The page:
The terrorist attacks in New York and Washington have led to popular conceptions of Muslims as terrorists. Some commentators have harked back to the 'Clash of Civilizations' argument outlined by Samuel Huntington which argued that, after the collapse of the Cold War, culture would become the main axis of conflict for civilisational alliances. *BR**BR*Mark Salter takes issue with Huntington's theory and explains how the terms of his argument are part of an imperialist discourse that casts other civilisations as essentially barbarian.*BR**BR*Although many commentators have engaged with Huntington's claims, few have pursued the political implications of his argument. Barbarians and Civilisation offers a decisive exploration of the colonial rhetoric inherent in current political discourse. Charting the usefulness of concepts of culture and identity for understanding world politics, Salter brilliantly illustrates the benefits and the limitations of the civilised/barbarian dichotomy in international relations.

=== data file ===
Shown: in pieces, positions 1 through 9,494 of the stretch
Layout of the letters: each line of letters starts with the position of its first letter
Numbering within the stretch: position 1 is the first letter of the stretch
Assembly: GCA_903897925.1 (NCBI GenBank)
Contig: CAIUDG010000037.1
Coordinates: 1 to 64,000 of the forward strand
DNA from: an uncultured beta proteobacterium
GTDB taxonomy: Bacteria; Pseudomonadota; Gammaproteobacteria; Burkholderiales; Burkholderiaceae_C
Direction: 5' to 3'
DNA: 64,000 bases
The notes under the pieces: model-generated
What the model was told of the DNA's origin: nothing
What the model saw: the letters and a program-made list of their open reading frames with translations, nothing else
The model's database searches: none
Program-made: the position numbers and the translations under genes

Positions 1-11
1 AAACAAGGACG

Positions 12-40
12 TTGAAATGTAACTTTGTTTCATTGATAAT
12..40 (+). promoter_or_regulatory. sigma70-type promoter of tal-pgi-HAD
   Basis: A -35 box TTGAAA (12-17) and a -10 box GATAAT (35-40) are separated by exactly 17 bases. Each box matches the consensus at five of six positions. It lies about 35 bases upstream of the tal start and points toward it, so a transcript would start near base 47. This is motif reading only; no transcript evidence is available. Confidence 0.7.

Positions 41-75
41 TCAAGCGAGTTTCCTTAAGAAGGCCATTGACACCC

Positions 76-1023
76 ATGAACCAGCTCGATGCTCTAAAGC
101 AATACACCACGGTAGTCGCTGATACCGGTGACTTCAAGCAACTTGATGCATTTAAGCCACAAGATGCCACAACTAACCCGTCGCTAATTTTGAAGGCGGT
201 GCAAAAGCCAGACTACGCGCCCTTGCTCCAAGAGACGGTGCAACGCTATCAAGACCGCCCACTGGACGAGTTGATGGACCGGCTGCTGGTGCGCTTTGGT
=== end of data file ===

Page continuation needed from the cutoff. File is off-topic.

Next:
Mark B. Salter is Professor of Political Studies at the University of Ottawa. He is the author of Barbarians and Civilisation in International Relations (Pluto, 2002).
1. Introduction 2. Civilization And Barbarians 3. Empire Of Barbarians 4. A Civilized/Barbaric Europe 5. New Barbarians 6. Decolonizing The Discipline: Forgetting The Imperial Past And The Imperial Present 7. New Barbarians, Old Barbarians: Post-Cold War IR Theory 'Everything Old Is New Again' 8. Conclusion: The Return Of Culture, Identity, Civilization And Barbarians To IR. 9. Epilogue: New Barbarians, New Civilizations, And No New Clashes Notes Bibliography Index